Middle income trap a risk: experts

Monday, Mar 21, 2016 09:00

Per capita income of Viet Nam surpassed US$1,000 in 2008 (currently about $2,000) so the country is now classified as a low middle-income country, according to the criteria of the World Bank. — Photo cafef.vn

HCM CITY (Biz Hub) — Viet Nam needs to shift from a low middle-income to higher-income nation and avoid the middle-income trap by reforming policy content, structure and organisation, heard an international seminar that ended Friday in HCM City.

Pham Thi Minh Uyen, from the Trade University, said based on the theory of the middle-income trap of Japanese economist Kenichi Ohno Viet Nam was now stuck in a low middle-income trap.

Per capita income of Viet Nam surpassed US$1,000 in 2008 (currently about $2,000) so the country is now classified as a low middle-income country, according to the criteria of the World Bank.

Experts have said that Viet Nam relies too heavily on extracted resources, monoculture exports, subsistence agriculture and foreign aid.

Traditional industries such as mining and agriculture, which have the most potential, remain small.

Without strong reform, especially if Viet Nam does not resolve the issue of corruption, it will be difficult for the country to escape from the low middle-income trap, they say.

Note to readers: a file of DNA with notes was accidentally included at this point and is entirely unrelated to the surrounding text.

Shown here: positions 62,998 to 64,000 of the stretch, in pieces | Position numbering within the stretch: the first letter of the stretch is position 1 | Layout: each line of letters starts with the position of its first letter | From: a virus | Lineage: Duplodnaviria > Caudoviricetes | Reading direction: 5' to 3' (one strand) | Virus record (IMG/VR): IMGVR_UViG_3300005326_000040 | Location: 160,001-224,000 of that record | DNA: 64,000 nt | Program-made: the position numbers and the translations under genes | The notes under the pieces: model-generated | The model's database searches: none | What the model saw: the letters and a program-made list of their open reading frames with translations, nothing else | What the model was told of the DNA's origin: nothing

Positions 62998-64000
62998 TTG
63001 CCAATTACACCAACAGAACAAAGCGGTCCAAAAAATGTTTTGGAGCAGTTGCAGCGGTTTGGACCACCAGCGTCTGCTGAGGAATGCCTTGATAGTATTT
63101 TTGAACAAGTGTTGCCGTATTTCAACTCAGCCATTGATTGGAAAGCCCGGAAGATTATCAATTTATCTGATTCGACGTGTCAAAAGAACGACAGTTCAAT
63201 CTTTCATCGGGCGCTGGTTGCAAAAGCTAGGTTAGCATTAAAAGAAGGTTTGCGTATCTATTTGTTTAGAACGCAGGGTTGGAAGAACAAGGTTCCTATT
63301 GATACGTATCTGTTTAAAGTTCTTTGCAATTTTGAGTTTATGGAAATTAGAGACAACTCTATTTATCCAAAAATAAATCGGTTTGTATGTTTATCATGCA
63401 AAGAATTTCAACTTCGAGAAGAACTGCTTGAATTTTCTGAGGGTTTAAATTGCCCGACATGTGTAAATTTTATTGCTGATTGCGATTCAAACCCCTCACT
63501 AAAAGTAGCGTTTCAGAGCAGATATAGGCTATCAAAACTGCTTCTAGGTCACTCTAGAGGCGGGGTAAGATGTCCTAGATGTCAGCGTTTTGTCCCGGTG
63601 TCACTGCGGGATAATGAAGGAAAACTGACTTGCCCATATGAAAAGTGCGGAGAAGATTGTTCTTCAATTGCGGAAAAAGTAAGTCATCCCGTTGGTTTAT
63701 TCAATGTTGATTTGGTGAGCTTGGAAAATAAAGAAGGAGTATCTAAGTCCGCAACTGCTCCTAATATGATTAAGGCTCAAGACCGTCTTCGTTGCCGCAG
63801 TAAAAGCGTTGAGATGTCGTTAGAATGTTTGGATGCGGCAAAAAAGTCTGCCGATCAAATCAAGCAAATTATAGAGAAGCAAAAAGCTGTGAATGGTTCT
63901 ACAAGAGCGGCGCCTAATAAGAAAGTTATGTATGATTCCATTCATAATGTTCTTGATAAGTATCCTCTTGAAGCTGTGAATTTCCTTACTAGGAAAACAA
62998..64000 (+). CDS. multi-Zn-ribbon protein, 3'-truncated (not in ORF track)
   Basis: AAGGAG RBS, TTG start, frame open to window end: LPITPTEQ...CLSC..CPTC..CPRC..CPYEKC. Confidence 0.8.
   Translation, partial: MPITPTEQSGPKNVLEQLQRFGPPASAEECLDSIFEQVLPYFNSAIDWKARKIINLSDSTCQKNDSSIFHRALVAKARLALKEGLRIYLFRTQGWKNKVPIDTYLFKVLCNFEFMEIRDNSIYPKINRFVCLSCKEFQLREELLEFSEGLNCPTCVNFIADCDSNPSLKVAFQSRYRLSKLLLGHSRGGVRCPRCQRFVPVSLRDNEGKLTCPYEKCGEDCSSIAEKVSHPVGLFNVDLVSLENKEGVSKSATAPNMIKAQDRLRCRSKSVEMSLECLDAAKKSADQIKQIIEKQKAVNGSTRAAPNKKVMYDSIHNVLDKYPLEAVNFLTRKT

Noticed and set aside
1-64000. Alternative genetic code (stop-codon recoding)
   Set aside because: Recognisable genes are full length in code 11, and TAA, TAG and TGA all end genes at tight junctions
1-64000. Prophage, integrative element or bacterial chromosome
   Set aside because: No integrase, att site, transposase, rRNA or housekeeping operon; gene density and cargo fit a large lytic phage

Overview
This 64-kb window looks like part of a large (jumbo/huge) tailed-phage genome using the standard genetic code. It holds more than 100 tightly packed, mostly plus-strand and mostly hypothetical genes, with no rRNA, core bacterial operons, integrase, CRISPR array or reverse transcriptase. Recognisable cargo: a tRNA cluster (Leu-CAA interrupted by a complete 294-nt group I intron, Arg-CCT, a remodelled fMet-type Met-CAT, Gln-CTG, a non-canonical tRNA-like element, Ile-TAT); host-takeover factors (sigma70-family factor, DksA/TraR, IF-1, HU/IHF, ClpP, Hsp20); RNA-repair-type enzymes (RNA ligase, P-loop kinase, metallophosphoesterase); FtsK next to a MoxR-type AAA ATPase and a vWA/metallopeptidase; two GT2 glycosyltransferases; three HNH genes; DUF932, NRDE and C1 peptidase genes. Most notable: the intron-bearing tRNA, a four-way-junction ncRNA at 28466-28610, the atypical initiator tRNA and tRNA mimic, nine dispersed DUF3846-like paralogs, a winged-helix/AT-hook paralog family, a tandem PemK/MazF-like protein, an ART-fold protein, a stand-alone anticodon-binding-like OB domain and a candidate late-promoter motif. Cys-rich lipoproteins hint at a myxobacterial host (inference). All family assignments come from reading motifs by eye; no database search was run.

Vo Tri Hao, of HCM City University of Economics, said that the capital, labour and land markets had developed slowly, as well as the reform of State-owned enterprises (SOEs).

Many small SOEs have been equitised or privatised, but large SOEs were reorganised into economic groups and turned into interest groups. These are protected and enjoy privileges such as priority access to capital, land and investment information, according to Hao.

Meanwhile, private enterprises, especially SMEs, find it difficult to access capital and land to build production facilities.

The distribution of resources for public investment is also distorted by corruption and interest groups, he added.

Meanwhile, according to Hao, many economists have said there were too many incentives for FDI businesses, and that foreign firms had not cooperated with domestic businesses, failing to transfer technology to local companies.

As most Vietnamese enterprises are small, their participation in the global supply chain is limited.

Only 36 per cent of domestic firms have been able to join the world's production network while the percentage is 60 per cent in Malaysia and Thailand.

Economic experts have underscored the need for the country to speed up reform to fuel economic growth and integrate into the world economy.

Scholars researching economies similar to Viet Nam also said that Indonesia and Bangladesh faced the same issues.


Viet Nam continues to cope with challenges such as the inefficiency of State-run enterprises and public investment.

Speaking at the event, Nguyen Duc Thanh, of Institute for Economic and Policy Research, said a major challenge was to retain high economic growth while ensuring environmental and social sustainability.

The Trans Pacific Partnership (TPP) would enable Viet Nam to increase exports to other Pacific Rim countries, including the US, which is one of Viet Nam's biggest export markets, he said.

The TPP countries account for 28 per cent of the world's trade and 37 per cent of the world's gross domestic product (GDP).

He added that the TPP and the Viet Nam-EU FTA would create big opportunities for Viet Nam but also put pressure on the country to boost reform.